Yum Cha (or Yam Cha) is derived from the Cantonese language, literally meaning ‘drink tea’. Malaysians have adopted the words outside of its original context to mean ‘hang out’ over drinks (usually non-alcoholic) or food at the local coffee shop or ‘mamak’.
This term, which initially referred to Malaysians of a Tamil-Muslim origin, is now mainly used in reference to a type of restaurant or stall that normally serves Indian food with some places offering a fusion of Malaysian cuisine.
These ‘mamaks’ are staple hangout spots for Malaysians from all walks of life, and can be incredibly lively during massive sporting events. As Malaysians tend to describe it: ‘the British have their pubs, we have our mamak shops.’
From the Hokkien word meaning ‘never invite’. Malaysians love using this word, normally in jest, when referring to friends who didn’t invite them to an outing or gathering.
Don’t be surprised to hear the phrase ‘why you bo jio?’ if you don’t invite your Malaysian friends out to hang!
Belanja is a Malay word that is synonymous with ‘I got you covered’, and is normally used when someone is settling your bill for you, normally for food and drinks.
If you ever encounter a generous Malaysian telling you that they belanja you, then it means the meal is on them!
Malay slang that basically means ‘killjoy’, which is used to refer to someone being a wet blanket or a good moment being ruined.
This is a strange one. When at a restaurant, you will hear this term being thrown around by both waiters and customers.
Waiters tend to refer to their customers as boss, and customers will call out for waiters using the same term.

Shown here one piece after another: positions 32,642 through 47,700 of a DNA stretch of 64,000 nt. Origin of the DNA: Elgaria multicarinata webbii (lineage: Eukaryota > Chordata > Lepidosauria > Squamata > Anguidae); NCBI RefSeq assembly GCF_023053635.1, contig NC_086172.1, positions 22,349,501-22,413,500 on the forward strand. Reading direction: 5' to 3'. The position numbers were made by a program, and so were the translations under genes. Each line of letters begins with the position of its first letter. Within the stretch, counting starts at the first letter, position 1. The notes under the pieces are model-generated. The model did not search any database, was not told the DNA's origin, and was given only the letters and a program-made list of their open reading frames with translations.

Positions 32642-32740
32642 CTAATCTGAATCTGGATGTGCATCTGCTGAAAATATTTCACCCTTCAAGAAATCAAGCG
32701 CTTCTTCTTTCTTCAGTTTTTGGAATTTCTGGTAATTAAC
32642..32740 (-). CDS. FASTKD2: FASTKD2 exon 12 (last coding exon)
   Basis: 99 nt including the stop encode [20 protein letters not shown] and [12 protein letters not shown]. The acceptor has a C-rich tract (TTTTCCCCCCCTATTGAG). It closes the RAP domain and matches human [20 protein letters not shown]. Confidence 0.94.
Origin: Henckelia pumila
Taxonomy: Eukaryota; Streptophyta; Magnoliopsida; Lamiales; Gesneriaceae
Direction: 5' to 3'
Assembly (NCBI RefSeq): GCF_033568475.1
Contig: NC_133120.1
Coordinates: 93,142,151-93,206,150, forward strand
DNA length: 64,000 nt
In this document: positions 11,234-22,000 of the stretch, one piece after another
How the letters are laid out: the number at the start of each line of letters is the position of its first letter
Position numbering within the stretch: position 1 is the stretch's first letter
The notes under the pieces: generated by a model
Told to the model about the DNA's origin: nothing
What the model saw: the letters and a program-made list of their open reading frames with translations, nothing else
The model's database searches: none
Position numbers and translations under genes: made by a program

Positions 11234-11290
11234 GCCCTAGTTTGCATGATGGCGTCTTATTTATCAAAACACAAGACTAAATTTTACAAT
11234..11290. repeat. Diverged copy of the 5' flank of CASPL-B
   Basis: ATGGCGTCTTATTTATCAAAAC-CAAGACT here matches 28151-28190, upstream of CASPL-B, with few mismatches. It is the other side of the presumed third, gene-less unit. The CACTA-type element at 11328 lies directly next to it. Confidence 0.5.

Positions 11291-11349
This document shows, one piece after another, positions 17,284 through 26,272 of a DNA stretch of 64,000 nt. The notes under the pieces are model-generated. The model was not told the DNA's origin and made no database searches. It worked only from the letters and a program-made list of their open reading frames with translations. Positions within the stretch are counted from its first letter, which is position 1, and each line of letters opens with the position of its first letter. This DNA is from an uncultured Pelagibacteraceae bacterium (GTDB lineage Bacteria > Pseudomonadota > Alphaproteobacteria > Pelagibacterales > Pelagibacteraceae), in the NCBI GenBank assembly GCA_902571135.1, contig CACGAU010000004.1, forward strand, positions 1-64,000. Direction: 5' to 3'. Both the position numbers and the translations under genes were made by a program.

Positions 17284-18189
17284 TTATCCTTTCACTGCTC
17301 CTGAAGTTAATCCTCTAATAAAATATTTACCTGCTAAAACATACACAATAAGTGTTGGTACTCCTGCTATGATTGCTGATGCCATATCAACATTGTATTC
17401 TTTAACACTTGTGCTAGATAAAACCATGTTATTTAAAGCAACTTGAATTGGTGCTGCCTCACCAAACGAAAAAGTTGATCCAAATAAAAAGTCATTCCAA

If you’re ordering food to-go in Malaysia, this is a handy one to remember. Tapau (Cantonese) and ‘bungkus’ (Malay) are synonymous and are used when ordering take-away from a restaurant.
If you’re approached by someone younger than you, especially children, it is quite common to hear them address you as Auntie or Uncle. In Malaysian culture, it is a general term of respect to refer to your elders (even if they’re not related to you) as such, and almost never through their first names, unless directly requested.
These are two terms that locals use to refer to ‘Western foreigners’.
This is a Malay slang for ‘being caught red-handed’, and it’s generally used when catching someone in a shameful situation.
This term is quite famously used in a song by Malaysian singer-songwriter Zee Avi about her catching her boyfriend cheating on her.
Hokkien for shy or embarrassed. Expect this if you’re asking someone to do something outside of their comfort zone.
An exclamation that is equivalent to “Oh my God!”. The meaning of this phrase differs based on delivery and tone. It can either be an angry statement or one of awe and shock.
Slang for ‘brother’. Malaysians tend to refer to their good friends as ‘macha’ and it’s often considered to be the local equivalent of the English slang ‘fam’.
A Malay slang that is used to express shock, surprise, or frustration. Most Malaysians tend to automatically punctuate this with a ‘face palm’ for dramatic effect.
This is the ultimate slang used by Malaysians everywhere. One would argue that you’ve never heard a real Malaysian conversation if you haven’t encountered the famous ‘lah’.
There really is no explanation to ‘lah’ as the word itself means nothing, Malaysians use it to add ‘flavour’ and ’emphasis’ to their sentences. Fair warning, using ‘lah’ can be rather addictive once you get the hang of it.